...... From inside of the ropes, two small boys stopped at the entrance to stare out at the visitors, before retreating noisily into the safety of the bushes. A small, furry animal fled the shrubbery from the other side.
...... Justin grunted acknowledgment and ostentatiously peered around at the location. "Looks expensive," he stated.
...... "Pretty far uphill," Misty added. She turned to stare down the trail. "A long walk to the market."
...... The packhorse jerked at the tether, then began to graze on the vegetation at the edge of the overgrown mudpuddle.
...... The proprietor was not deterred by their brusque responses, seeming to have a long-winded answer for any criticism.
...... In time and after much discussion, accompanied by the thunder and a rising wind, Misty concluded a rental agreement with the proprietor, who supplied in addition to his staked-out space, several convenient services -- water carrying, firewood procurement, errand running, and most importantly, a permanent guard for the residents and their belongings.
...... Trailed by the packhorse, they selected the empty site farthest from the entrance, back where the rocks rose in a high wall, and began to make camp. The people, who sat in front of nearby tents, stared at them and murmured among themselves.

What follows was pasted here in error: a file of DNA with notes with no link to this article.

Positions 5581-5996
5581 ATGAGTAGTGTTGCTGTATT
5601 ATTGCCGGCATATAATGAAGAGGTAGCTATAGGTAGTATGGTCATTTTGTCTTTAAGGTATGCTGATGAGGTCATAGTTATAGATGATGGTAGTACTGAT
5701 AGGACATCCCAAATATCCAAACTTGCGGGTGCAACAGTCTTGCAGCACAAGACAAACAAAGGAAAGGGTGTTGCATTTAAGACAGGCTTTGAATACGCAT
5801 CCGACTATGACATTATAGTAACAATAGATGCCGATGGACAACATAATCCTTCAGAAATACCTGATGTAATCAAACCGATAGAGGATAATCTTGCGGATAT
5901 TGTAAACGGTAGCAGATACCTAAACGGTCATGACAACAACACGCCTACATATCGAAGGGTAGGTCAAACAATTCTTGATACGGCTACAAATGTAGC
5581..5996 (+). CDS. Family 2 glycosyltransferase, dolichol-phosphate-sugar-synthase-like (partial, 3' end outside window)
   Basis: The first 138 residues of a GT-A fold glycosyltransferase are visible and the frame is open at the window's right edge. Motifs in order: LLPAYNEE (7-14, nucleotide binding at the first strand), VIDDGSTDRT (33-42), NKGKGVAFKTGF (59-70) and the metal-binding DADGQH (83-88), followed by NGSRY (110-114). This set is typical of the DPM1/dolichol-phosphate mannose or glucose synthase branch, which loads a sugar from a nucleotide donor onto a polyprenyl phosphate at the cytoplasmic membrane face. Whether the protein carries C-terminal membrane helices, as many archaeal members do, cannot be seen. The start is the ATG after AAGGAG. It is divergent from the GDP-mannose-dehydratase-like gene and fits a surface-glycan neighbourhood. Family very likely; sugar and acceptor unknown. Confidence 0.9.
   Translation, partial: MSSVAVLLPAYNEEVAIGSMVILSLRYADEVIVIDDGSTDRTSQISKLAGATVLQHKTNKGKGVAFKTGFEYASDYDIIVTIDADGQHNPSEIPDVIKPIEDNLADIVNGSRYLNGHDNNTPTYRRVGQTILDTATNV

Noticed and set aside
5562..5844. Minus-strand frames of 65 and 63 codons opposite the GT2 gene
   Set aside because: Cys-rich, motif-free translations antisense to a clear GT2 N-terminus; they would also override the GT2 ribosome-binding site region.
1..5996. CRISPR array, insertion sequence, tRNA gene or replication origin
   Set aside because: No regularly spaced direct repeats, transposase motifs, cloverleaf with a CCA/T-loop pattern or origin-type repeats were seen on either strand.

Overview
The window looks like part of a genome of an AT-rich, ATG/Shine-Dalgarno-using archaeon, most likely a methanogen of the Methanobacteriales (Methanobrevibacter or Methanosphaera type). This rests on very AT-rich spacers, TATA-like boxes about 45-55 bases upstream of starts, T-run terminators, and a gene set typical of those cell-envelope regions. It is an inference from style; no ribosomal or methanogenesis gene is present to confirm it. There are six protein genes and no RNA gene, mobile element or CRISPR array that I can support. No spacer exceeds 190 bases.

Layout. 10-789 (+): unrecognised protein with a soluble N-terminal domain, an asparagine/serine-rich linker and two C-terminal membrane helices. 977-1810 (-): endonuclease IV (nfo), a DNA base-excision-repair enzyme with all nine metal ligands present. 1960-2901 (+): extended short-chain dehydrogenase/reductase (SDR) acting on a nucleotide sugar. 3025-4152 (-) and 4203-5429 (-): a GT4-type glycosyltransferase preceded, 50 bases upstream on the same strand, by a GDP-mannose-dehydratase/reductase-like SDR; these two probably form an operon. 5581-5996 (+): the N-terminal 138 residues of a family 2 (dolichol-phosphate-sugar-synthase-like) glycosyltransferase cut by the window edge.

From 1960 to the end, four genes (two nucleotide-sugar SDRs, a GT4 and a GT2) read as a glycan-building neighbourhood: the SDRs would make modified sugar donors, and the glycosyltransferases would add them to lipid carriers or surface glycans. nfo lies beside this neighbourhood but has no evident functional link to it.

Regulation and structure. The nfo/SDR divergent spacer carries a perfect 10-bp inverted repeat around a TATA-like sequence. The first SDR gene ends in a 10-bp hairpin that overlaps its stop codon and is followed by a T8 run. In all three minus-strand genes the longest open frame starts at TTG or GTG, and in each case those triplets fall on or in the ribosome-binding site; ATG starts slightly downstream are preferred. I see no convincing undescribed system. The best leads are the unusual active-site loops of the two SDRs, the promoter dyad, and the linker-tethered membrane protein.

...... "This place may turn out to be very nice," Misty said, as she unpacked some of her personal items. She pushed the canvas flap out her way. "And thanks for sewing on these end pieces to make a real tent out of ours." Her voice was muffled by the fabric wall. "We'll fit right in with the rest of the population here."
...... "That was generally what I had in mind," he agreed, nursing the last knot into stability, as he finished anchoring their tent. "I don't want to stand out as a tourist." Turning away from the chore, he paused to frown at the murmuring spectators in front of the other dwellings.
...... After helping to unload the packhorse and set up the camp, the talkative proprietor recommended, among dozens of other things, a stable -- one only a few yards down the path on the other side, coincidentally operated by his cousin. Justin stood silently to one side, as Misty argued the cost of the necessary care for the packhorse. A mutual agreement was reached, and Justin handed over the coins.
...... "Next step is to find a sales location," he decided, as hand in hand, they ambled down the path to the busy valley.
...... "Scribes don't need locations," she reminded him. "We all are itinerant businessmen." She looked upward at the continuing roll of thunder. "The storm's slow in getting here."
...... "I'm not complaining," he retorted.
...... At the indistinct border where the craftsmen blended in with the sales tents, a muscular man stopped to ask about Justin's two swords. He was a blacksmith and did some trading in weapons. Following a short conversation, another deal was concluded -- the blacksmith would sell Justin's wares on a commission basis and also would rent time in the forging shop for Justin to craft more pieces to sell.